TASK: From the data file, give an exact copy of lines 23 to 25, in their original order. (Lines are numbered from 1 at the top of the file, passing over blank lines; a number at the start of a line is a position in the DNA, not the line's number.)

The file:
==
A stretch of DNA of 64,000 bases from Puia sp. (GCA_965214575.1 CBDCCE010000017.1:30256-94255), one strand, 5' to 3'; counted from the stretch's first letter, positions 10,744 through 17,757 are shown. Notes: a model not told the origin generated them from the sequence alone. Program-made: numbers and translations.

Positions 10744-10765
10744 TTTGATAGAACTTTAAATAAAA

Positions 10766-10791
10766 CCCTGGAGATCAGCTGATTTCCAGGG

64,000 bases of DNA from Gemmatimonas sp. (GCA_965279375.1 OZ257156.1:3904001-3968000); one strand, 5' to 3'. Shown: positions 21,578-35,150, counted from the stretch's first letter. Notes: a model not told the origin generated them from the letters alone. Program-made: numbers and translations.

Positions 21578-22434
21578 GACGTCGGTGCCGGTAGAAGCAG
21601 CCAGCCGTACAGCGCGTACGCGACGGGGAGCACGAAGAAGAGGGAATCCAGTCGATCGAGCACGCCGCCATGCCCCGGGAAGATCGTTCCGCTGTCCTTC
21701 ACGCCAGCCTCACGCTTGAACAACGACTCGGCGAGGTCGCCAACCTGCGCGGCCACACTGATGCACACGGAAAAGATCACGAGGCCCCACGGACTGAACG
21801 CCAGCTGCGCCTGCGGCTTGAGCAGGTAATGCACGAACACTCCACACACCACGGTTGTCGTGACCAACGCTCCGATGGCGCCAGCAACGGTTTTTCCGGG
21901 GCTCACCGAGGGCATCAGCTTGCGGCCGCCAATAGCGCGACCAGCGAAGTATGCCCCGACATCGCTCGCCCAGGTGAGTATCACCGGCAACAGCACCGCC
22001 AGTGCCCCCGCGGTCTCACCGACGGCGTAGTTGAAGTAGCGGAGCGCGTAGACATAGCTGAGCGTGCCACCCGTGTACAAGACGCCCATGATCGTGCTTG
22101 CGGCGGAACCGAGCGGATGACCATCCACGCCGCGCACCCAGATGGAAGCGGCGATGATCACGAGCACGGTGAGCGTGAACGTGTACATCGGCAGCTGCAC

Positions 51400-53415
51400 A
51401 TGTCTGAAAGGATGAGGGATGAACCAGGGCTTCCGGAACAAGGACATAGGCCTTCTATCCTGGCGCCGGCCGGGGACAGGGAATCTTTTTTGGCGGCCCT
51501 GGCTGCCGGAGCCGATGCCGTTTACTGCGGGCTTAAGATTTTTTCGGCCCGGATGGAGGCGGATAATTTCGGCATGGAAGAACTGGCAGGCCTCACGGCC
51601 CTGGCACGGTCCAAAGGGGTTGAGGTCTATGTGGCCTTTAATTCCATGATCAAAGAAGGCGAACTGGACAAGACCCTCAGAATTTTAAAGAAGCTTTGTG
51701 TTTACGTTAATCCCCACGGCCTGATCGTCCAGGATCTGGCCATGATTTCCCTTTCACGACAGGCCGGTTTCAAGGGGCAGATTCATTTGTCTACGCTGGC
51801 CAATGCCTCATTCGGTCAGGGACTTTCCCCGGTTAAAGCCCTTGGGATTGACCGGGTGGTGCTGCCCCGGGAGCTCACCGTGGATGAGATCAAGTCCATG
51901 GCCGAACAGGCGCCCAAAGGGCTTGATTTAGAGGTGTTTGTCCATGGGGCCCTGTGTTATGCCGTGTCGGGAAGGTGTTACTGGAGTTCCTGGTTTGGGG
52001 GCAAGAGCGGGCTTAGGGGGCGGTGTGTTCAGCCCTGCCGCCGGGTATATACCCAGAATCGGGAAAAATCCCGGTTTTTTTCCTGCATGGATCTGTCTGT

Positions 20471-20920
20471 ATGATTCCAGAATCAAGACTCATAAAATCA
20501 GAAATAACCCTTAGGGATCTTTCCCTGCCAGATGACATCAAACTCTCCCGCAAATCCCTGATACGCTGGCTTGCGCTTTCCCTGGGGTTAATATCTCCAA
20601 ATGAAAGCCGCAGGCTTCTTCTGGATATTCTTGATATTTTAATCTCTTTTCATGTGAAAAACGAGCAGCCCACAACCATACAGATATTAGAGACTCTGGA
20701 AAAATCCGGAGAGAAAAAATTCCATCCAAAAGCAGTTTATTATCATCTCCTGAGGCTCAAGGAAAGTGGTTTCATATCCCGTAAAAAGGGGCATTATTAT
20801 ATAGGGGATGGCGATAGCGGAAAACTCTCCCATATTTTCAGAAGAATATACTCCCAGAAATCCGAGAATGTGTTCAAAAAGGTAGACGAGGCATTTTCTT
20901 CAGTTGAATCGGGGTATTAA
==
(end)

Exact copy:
52001 GCAAGAGCGGGCTTAGGGGGCGGTGTGTTCAGCCCTGCCGCCGGGTATATACCCAGAATCGGGAAAAATCCCGGTTTTTTTCCTGCATGGATCTGTCTGT

Positions 20471-20920
20471 ATGATTCCAGAATCAAGACTCATAAAATCA